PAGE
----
Once you’ve gotten into the inside of the headphone, check if the existing wire has come loose or not. If it has, then a simple soldering might just do the trick for you. In our case, it seemed like the wire had worn out over time and hence we decided to change the wire completely. Here is where we needed the other pair of cheap, old or unused headphones for transplanting its wires to our expensive headphones. Cut out the older worn out wires and discard them. Do note the polarities of the wires before cutting them as you might need to restore it later using the new wires. Headphones manufacturers sometimes make a marking on the terminals with either ‘+’ or ‘-‘signs, or simply mark them with two colors. Usually, headphones don’t need wiring polarity as a compulsory connection and hence you can safely connect any polarity to any end.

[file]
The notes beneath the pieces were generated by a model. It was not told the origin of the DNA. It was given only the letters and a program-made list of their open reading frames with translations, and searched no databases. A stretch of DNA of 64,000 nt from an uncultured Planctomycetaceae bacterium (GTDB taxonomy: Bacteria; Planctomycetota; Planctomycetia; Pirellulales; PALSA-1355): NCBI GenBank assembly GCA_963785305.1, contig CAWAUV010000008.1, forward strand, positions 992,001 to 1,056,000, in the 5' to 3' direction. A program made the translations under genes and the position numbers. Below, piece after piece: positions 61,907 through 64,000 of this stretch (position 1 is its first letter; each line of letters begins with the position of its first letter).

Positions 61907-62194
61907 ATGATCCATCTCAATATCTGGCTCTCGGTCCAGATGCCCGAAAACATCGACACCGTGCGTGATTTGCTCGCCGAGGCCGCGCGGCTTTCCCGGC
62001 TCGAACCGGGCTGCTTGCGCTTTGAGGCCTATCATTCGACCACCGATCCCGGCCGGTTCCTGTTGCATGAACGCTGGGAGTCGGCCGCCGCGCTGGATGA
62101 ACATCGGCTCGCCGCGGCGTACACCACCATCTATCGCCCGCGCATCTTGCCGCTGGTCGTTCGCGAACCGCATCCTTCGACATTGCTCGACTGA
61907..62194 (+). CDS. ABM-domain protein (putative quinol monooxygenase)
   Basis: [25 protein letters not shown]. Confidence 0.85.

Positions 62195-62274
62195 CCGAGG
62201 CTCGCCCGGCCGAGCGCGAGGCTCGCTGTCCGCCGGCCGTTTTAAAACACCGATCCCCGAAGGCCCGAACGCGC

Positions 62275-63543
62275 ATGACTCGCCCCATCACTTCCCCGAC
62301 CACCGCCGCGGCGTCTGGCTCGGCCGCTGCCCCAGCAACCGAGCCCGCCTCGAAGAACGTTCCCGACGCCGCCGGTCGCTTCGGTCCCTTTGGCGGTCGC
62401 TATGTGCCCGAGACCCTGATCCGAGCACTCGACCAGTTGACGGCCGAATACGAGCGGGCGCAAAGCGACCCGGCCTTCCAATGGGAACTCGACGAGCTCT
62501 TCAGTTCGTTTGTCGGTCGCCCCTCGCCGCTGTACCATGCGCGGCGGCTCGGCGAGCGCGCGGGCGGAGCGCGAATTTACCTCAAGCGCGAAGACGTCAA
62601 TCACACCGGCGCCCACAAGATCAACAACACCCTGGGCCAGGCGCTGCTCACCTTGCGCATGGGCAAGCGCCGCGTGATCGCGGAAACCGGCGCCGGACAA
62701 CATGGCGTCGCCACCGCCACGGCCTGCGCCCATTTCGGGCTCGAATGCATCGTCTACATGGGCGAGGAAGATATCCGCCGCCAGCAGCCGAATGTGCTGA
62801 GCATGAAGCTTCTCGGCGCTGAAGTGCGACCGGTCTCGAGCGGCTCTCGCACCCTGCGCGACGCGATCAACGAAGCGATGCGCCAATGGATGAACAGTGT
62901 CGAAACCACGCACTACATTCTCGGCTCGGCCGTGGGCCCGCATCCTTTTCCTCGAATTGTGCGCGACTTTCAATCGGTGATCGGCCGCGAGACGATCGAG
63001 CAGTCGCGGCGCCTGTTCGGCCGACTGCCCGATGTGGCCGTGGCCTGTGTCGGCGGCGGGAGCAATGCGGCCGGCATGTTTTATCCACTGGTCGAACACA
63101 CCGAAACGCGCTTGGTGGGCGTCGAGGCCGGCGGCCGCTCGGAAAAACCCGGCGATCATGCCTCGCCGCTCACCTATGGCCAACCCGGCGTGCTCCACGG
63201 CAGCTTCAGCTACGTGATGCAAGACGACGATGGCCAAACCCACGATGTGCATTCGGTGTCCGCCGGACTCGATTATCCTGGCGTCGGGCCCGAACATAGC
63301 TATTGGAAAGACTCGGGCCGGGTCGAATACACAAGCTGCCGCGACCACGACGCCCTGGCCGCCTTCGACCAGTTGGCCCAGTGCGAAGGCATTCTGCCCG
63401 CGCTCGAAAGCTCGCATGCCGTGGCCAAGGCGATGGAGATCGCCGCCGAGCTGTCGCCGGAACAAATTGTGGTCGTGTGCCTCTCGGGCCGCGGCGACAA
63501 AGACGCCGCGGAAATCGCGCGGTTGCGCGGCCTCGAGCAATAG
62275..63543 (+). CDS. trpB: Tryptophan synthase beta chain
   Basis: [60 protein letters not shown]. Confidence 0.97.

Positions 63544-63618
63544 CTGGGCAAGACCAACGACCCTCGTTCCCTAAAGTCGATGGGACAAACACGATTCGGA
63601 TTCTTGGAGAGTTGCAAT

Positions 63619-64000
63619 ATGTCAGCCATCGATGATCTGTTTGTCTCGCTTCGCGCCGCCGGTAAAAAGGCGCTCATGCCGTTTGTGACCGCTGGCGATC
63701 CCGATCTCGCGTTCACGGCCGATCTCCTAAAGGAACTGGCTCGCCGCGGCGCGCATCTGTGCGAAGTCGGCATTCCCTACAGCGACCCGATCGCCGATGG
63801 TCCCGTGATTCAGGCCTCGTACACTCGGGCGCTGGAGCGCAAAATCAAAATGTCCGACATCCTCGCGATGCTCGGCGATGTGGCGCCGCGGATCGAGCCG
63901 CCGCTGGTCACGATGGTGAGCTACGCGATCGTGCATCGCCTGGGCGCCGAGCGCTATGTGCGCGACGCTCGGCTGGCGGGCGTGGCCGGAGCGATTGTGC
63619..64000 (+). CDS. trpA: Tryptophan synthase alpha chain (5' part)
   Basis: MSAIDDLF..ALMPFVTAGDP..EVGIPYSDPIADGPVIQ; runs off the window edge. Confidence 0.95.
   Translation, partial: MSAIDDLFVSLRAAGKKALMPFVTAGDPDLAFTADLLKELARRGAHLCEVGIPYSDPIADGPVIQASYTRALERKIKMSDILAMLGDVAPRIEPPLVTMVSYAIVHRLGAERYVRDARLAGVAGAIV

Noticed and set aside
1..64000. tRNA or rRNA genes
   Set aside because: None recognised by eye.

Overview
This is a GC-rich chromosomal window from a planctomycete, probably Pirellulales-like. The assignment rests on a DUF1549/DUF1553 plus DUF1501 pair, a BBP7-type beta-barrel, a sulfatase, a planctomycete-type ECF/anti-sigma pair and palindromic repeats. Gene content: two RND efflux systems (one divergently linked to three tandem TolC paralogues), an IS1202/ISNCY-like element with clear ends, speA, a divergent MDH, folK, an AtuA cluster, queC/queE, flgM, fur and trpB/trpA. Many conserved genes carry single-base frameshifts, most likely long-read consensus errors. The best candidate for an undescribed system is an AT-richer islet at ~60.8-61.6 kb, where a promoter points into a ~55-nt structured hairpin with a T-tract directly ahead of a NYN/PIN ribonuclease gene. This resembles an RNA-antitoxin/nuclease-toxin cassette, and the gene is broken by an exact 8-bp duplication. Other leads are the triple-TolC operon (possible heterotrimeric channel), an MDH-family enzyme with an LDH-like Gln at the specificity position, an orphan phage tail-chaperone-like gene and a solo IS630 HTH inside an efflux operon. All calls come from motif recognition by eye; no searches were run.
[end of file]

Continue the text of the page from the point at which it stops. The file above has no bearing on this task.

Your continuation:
We required a screwdriver to remove the part that covers the audio drivers and soldering

We required a screwdriver to remove the part that covers the audio drivers and soldering

Use adhesive to stick the parts back on, if they don't snap back on

After finding a way inside, check if the wire soldering has become loose

The faulty/ worn out wire needs to be replaced

The faulty/ worn out wire needs to be replaced

Now take the wires from the other headphone. Using a wire stripper, cutter or a plain knife and strip the wire sleeve by around half an inch to reveal the two internal wires. Here is the part you need to be very careful about: headphones use a very delicate pair of wire cores. While some have a mesh of 10 to 20 strands for each wire, others might have a single strand only.

Use a cutter to cut out the headphone wires

If the wiring needs to be replaced, take an old pair of headphones and replace the wires

Both the wires need to be properly soldered

You'll find two wires after cutting off the main shield of the new wire

Soldering the wires